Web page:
Columbia/HCA, AmeriPath, Epitope, STC Technologies, Quest Diagnostics

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NOW THAT IT HAS A SETTLEMENT with the federal government on civil claims of Medicare fraud, expect a rapid cascade of changes at Columbia/HCA Healthcare Corporation, the nation’s largest for-profit hospital company.

First is a new name. Effective on May 25, Columbia/HCA is now called HCA-The Healthcare Company (HCA). Its stock symbol becomes “HCA” on May 30. This is clearly a move to distance the company from many negative perceptions which accrued during the ten years between 1987 and 1997 when former CEO Rick Scott transformed a two-hospital enterprise into a $20 billion healthcare behemoth.

Second, HCA announced on May 19 that it had acquired full ownership of four hospitals in London, England. It did so by purchasing the 50% interest of its joint venture partner for $110 million. Collectively, the four hospitals represent about 600 beds, and are recognized as among the leading private hospitals in England.

THE DARK REPORT has predicted that the larger healthcare corporations will begin to develop international operations. Examples are Quest Diagnostics Incorporated’s Nichols Institute activities in Brazil and the University of Pittsburgh Medical Center’s new hospital and transplant center in Italy.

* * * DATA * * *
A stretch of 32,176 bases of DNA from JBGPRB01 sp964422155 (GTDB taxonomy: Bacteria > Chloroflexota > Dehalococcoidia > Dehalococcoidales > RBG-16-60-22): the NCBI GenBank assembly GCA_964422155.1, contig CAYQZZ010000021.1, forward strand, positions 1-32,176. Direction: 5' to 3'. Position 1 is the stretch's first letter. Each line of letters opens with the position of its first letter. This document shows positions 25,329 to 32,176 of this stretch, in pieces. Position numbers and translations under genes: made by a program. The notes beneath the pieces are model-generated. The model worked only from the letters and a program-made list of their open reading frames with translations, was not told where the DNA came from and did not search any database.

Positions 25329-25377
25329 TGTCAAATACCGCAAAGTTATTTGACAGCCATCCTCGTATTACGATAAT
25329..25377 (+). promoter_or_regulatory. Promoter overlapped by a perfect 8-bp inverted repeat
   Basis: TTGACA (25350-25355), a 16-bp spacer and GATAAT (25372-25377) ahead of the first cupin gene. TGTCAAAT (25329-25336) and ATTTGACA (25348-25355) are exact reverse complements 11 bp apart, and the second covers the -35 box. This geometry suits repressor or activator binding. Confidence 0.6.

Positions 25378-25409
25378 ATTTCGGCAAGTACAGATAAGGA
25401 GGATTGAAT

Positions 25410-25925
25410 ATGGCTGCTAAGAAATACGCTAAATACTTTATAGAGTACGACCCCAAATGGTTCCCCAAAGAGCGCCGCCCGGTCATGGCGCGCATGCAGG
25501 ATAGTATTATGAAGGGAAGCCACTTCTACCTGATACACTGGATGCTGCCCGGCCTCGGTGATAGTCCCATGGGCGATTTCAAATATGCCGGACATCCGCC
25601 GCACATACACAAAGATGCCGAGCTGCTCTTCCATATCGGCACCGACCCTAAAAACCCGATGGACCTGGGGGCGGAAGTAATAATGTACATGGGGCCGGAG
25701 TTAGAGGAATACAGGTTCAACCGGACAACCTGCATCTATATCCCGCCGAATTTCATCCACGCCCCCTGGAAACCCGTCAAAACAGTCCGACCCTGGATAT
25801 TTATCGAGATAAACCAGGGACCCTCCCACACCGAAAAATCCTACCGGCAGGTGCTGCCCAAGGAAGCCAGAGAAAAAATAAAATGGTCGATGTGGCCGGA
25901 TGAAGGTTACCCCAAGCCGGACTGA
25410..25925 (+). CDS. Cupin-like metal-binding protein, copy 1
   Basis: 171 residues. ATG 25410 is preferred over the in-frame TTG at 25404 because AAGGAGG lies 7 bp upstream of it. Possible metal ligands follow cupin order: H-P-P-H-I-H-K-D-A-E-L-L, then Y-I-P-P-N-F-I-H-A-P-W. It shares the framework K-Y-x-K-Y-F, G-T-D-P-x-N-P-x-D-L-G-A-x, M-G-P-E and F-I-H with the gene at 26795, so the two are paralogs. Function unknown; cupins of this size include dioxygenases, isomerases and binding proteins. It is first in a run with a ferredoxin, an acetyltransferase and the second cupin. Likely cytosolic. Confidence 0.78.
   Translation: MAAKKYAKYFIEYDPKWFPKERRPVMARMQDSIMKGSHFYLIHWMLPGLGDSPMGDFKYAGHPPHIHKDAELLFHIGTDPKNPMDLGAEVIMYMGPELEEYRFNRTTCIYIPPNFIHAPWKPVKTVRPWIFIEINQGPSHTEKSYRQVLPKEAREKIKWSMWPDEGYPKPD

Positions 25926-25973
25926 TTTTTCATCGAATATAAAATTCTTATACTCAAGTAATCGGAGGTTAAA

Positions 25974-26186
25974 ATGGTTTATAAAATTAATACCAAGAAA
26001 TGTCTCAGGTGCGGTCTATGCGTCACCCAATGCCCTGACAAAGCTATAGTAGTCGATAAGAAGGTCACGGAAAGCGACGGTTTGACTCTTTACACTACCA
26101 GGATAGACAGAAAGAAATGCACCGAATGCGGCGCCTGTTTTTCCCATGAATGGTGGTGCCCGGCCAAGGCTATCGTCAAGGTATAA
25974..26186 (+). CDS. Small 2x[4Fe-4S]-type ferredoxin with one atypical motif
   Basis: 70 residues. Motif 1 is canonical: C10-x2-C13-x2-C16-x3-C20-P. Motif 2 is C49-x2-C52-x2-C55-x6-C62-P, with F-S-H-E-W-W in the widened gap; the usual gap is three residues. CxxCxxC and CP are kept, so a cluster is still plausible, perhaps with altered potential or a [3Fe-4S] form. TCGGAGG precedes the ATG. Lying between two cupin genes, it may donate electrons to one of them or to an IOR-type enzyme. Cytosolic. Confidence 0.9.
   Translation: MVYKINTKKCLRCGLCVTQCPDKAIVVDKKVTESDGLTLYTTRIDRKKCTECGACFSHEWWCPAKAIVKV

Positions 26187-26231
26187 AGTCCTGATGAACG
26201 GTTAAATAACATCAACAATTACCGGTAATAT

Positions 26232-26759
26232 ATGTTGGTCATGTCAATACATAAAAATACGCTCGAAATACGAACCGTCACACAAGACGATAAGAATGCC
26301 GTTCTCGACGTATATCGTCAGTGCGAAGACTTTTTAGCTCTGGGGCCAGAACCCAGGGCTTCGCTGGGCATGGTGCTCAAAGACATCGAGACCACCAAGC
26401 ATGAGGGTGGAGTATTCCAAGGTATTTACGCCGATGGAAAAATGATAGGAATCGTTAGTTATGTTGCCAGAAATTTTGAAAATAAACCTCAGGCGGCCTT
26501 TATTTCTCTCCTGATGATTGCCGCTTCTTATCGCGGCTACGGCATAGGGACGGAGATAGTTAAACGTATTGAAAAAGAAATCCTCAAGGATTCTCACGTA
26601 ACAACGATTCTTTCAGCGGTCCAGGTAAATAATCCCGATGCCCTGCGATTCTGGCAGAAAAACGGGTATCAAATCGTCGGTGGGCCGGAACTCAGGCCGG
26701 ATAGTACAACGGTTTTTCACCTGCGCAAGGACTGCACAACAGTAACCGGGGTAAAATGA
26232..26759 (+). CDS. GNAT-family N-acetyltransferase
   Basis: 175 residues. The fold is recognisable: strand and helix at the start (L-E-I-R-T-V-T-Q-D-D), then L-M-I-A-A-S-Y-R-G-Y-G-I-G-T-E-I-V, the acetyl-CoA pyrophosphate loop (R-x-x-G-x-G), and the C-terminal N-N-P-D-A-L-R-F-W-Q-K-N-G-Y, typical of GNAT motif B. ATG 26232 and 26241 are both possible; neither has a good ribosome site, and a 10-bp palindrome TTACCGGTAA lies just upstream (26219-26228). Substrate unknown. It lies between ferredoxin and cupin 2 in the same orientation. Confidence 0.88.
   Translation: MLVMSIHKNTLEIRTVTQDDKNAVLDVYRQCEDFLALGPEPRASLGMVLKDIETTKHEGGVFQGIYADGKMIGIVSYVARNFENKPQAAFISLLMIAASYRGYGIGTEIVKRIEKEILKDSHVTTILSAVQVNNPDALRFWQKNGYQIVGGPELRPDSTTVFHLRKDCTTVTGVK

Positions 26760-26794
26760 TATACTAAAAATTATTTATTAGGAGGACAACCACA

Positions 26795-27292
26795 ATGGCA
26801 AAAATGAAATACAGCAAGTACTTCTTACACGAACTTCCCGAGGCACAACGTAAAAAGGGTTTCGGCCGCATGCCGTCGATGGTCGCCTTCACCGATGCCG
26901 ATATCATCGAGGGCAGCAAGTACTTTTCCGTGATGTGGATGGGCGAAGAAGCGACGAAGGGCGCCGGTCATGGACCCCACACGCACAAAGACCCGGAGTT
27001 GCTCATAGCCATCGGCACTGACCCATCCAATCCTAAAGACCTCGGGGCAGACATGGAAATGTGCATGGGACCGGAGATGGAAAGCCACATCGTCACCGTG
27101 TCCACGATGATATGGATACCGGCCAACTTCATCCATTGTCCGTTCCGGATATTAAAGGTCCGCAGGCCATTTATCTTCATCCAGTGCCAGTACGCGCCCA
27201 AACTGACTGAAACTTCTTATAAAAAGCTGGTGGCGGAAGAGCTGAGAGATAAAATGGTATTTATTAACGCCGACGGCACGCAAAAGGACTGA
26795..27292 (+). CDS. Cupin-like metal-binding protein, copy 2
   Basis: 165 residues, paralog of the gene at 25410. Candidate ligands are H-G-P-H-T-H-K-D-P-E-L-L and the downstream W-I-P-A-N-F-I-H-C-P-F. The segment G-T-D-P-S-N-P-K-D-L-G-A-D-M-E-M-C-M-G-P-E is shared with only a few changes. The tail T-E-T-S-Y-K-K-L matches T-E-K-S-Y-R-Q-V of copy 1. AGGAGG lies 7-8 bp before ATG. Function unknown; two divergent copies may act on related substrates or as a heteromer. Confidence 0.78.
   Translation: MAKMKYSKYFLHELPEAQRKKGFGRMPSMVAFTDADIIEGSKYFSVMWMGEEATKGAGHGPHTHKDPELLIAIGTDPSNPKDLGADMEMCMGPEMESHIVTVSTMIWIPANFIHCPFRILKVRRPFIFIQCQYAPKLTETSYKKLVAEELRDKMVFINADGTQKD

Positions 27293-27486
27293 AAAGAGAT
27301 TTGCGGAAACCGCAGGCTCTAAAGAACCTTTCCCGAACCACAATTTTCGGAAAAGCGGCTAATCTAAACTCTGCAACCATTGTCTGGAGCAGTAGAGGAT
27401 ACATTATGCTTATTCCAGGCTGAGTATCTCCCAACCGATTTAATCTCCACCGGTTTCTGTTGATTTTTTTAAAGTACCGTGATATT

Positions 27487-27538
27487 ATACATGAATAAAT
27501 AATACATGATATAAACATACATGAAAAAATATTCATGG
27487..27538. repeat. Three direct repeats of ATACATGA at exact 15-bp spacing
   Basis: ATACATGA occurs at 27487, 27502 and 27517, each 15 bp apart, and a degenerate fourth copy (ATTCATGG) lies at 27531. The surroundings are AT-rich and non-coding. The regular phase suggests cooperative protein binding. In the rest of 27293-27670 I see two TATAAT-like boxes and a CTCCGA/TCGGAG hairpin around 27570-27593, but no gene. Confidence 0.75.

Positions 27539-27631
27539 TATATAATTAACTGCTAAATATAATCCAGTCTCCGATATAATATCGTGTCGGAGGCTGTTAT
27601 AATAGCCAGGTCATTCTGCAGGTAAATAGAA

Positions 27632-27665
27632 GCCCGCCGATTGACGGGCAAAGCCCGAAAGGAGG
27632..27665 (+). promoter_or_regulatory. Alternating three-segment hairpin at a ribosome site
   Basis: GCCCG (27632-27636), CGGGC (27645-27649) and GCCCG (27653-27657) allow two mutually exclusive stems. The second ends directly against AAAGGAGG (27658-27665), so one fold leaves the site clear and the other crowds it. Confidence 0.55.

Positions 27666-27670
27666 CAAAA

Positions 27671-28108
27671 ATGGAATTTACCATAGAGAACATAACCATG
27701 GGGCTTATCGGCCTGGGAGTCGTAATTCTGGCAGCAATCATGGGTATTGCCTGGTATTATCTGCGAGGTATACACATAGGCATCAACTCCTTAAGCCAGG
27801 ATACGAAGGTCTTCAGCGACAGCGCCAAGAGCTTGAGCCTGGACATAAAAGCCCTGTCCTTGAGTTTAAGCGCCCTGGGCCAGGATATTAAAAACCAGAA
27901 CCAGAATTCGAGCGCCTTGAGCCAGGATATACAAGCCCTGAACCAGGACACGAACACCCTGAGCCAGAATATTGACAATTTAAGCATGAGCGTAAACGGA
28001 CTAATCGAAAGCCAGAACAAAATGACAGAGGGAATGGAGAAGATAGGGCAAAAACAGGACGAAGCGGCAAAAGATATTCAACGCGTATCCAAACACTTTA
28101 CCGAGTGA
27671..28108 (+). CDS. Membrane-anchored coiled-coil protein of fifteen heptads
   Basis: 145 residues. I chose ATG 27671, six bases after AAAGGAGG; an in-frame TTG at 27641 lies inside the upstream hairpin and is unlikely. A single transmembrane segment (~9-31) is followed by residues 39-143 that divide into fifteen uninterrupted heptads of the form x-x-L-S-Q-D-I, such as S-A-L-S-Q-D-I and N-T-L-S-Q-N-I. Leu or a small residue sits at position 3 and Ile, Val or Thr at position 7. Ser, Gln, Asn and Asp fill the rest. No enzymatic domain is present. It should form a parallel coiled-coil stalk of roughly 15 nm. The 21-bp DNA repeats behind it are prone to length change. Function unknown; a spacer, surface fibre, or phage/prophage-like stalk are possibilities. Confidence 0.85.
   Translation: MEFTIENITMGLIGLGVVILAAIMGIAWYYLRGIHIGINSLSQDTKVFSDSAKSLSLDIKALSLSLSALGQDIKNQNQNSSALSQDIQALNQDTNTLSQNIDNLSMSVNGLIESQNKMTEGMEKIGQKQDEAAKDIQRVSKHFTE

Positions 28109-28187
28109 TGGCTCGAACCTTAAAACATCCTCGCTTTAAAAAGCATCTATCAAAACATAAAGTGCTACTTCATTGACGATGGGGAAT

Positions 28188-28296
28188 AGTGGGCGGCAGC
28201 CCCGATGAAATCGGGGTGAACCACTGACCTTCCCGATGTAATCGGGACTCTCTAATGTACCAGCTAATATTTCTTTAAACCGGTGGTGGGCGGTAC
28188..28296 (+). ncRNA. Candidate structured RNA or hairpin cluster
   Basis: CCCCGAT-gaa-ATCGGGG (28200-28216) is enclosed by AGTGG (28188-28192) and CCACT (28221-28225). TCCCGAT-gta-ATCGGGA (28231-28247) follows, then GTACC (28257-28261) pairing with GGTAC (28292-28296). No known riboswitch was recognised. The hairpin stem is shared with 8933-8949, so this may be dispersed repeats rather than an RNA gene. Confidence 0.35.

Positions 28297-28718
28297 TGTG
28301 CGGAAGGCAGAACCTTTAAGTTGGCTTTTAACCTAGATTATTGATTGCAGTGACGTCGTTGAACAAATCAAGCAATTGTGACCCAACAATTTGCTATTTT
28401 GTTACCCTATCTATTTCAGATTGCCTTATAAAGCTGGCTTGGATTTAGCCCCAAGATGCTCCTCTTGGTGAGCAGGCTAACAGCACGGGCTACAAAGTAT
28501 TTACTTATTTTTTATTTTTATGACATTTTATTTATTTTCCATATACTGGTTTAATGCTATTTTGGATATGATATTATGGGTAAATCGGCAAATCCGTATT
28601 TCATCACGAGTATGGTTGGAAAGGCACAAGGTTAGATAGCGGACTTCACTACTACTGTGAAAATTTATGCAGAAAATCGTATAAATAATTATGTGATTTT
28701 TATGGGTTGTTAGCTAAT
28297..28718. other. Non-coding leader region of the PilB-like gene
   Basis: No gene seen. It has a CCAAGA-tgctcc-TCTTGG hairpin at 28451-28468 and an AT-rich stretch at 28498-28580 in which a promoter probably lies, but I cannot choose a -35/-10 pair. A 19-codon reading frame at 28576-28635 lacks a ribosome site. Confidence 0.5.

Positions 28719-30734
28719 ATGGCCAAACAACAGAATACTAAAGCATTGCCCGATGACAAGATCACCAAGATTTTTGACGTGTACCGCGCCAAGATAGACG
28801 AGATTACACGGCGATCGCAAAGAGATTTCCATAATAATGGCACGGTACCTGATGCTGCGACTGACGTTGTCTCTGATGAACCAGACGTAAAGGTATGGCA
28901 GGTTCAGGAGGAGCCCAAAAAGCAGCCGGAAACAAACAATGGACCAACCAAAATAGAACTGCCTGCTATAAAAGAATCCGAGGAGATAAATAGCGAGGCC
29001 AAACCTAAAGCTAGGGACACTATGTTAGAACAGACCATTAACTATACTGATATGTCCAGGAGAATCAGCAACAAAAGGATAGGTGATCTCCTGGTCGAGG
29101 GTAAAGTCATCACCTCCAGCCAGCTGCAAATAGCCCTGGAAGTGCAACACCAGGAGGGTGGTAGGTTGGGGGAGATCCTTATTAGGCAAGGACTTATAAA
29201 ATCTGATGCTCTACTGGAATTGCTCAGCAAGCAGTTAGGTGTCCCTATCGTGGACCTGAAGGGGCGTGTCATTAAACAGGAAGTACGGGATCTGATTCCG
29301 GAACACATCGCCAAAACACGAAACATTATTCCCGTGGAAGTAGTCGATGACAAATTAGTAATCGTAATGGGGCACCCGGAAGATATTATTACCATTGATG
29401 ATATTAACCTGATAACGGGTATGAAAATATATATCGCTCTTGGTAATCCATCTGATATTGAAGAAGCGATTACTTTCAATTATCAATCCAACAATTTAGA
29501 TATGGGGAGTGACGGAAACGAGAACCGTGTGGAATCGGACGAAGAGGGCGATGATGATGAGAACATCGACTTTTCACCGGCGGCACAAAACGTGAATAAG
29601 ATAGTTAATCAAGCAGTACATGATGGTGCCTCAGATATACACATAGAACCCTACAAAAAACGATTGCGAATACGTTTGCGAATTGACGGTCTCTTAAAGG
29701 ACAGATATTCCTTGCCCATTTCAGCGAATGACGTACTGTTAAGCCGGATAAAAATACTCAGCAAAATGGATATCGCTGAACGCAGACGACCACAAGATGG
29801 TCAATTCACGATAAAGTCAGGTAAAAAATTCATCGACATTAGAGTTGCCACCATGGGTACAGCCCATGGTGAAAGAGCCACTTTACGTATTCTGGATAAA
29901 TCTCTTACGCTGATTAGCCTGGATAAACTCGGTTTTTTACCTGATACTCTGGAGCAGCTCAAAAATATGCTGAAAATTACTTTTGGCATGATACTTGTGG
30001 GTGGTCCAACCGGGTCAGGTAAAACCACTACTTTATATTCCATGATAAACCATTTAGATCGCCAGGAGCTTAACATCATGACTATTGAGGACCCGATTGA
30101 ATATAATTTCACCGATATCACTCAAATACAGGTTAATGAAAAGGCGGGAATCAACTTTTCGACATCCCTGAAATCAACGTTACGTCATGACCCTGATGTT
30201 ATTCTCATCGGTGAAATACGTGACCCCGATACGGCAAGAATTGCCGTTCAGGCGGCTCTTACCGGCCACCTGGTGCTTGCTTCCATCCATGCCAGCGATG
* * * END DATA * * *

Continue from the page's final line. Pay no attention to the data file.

HCA’s expansion of its assets in England is one indication that the company believes that private healthcare providers will play a larger role within the British Isles in coming years. In Canada’s single payer health system, some provinces are now actively encouraging the development of privately-owned and operated healthcare services. There is growing recognition that the single-payer systems of Great Britain and Canada have specific problems that can best be solved through private healthcare service providers.

Prior to its problems with Medicare Fraud and Abuse issues, HCA was aggressively reshaping the form and structure of its hospital-based laboratories. Now that most Medicare fraud issues are settled, HCA will certainly put more management attention into the way its laboratory services are organized and delivered.